Natural Supplements For Training
|Disclosure: The links on this page are "Affiliate Links" and while these are shown at no costs to our viewers, they generate commissions for our website(s)|
T raining for a marathon, especially doing so on your own, can be one of, if not the most challenging experiences of your life. Unfortunately, there's a market for life challenges and supplement companies just love a marathon runner- some, not in a good way.
The beauty about running is that it is a minimalistic sport and while certain supplements are necessary for optimal performance, simplicity is the real key. Let's take a look at some natural supplements to include in your marathon training routine.
When we talk about "natural supplements", we're referring to substances found naturally in the foods we eat. This is the main reason nutrition is a vital part of our well-being, That being said, even the most conscientious eaters still miss out on important vitamins and minerals through food alone. This is where the supplements come in.
Runners need five basic supplements to stay strong and endure long hours of intense activity. The supplements are as follows, nothing fancy, found in foods and safe for human consumption.
Runners sweat a lot and if you've been training for a marathon, you'll know that not even winter training can keep you dry. The problem with sweating profusely, while great for fat loss, is that it depletes your body of iron. Female runners are especially susceptible to iron deficiency because menstruation takes an extra monthly portion of their stores.
While one of the most common side effects of iron deficiency is fatigue, to a runner this can be a debilitating symptom. How you take your iron is up to you, as long as it accounts to 10-15 grams a day.
Running is hard on your bones and a good runner looks out for his bones. Ironically, while running is good for strengthening them, the constant pounding (especially if you're still sorting out your form) can really take a toll on your joints.
If you've ever been accused of being crazy for your choice of exercise, your accuser is not all that wrong- running is very exhaustive to your body and although it seems counterintuitive, a study by Cooper Clinic in Dallas showed that a staggering 75 percent of runners are deficient in vitamin D, a nutrient that helps with the absorption of calcium.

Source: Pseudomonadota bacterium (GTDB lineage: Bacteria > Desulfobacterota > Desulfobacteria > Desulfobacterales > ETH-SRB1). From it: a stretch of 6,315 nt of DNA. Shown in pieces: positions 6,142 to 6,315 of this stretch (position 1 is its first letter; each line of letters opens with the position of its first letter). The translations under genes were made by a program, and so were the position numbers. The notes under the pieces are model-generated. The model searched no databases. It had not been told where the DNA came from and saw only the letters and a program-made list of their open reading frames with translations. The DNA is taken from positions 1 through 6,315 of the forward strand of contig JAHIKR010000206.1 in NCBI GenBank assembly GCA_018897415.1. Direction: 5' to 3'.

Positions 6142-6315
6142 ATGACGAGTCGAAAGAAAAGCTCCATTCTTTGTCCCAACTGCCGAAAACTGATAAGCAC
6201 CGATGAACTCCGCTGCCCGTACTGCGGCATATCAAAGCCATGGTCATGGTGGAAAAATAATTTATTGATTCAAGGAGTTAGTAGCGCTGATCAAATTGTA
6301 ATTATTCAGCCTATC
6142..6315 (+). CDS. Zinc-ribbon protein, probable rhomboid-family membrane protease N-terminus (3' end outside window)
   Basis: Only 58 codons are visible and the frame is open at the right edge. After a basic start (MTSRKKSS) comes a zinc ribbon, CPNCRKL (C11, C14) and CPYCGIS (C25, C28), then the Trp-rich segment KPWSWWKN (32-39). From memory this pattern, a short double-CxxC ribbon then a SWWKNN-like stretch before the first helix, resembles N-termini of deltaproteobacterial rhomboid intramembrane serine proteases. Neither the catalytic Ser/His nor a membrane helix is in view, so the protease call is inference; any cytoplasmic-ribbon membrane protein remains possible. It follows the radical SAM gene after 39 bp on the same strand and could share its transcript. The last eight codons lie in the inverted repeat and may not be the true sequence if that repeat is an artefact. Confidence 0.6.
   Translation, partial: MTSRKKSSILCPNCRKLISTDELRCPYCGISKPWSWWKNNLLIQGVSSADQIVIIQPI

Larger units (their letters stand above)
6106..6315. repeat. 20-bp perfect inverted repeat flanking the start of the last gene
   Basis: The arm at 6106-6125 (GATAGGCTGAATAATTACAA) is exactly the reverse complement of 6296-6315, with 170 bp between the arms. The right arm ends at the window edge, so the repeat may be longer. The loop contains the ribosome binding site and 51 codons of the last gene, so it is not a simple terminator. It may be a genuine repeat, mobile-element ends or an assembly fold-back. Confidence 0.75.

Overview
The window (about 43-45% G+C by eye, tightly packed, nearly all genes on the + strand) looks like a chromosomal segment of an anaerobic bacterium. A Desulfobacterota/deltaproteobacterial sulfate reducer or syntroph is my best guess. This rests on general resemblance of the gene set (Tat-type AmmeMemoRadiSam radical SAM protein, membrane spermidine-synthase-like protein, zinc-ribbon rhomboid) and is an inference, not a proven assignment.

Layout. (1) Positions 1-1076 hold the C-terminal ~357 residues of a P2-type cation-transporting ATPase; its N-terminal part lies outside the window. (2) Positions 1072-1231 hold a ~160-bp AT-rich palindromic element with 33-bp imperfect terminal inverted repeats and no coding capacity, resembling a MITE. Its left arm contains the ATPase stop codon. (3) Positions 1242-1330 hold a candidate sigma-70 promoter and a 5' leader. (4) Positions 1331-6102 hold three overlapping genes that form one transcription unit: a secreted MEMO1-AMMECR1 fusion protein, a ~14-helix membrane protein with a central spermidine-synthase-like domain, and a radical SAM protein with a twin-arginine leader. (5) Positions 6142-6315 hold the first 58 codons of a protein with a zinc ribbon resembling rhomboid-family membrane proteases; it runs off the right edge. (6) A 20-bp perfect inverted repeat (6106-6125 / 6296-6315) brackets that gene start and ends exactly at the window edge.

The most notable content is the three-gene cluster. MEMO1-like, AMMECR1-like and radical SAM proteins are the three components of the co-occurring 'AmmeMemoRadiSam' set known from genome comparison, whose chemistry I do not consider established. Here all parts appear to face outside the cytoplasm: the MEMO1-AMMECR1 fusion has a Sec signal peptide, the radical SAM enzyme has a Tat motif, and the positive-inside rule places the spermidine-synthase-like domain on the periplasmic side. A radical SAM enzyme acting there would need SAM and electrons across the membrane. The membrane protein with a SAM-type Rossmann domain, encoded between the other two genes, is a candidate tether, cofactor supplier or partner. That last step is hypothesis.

While many foods have calcium and it is absolutely possible to get all your nutritional requirements without adding a supplement, it is a good idea to take vitamin D. This will ensure that the natural calcium present in your diet is absorbed for use in your body.
Caffeine gets a bad rap because in all fairness, it does pull minerals from your body if you consume it excessively. That being said, caffeine is a natural stimulant and an excellent alternative to synthetic pre-workout drinks or energy boosters.
One cup of black coffee has such a dynamic range of benefits that over two-thirds of Olympic athletes use it to boost their performance. Not only does caffeine provide a clean surge of energy and an extra mental edge, it also serves as a catalyst for fat-burning while simultaneously improving reaction time and coordination. All of that combined makes for one heck of a great running experience.
People who use caffeine as a performance enhancer find that having one cup prior to heading for the gym or taking a run is enough to give them hours of athletic stamina. Caffeine does work quite quickly, so it is best to consume it pre-performance.
Caffeine intake isn't limited to coffee and you are free to enjoy it however you like (dark chocolate, caffeinated tea, etc.) within the recommended dosage amount of 550 milligrams per day.
While there are caffeine supplements, it is far more cost effective and enjoyable to consume your caffeine through other means- remember, a day's dose is up to five cups of joe. Just don't overdo it on the sugar!
Protein is an essential nutrient for anyone, especially those demanding more of their muscles than the average person. A runner certainly falls into this category and the reason we recommend whey protein is for its convenience of consumption.
Despite popular belief, whey protein is a natural substance isolated from the liquid by-product of cheese production. Don't get me wrong, there are hundreds of different formulas out there and most of them are loaded with chemicals. That being said, there are also organic brands of whey protein powder that most definitely make the cut.
While protein is associated with bodybuilders, runners have so much to gain from it and whey is recommended for its quick absorption rate and low calorie profile.
As far as dosage, runners should take 40-60 grams of whey protein daily, preferably after a run to ensure healthy muscle recovery.
Okay, this one's gonna surprise you even more than the whey protein. While you would think that creatine should remain a supplement for bodybuilders, it is actually much better for runners. Here's why:
Creatine is an amino acid and delivers phenomenal performance benefits to your muscles, especially during recovery, something a runner's muscles face every single day during training.
Creatine's bad rap comes from its ability to cause cellular damage, muscle inflammation, and bloating. The reason a runner is the best candidate to take creatine is because running is a cardio-intensive act which counteracts any possible negative side effects.
Not only is creatine great for muscle recovery (something runners tend to neglect), but it also optimizes your body's utilization of oxygen, something a runner will definitely appreciate.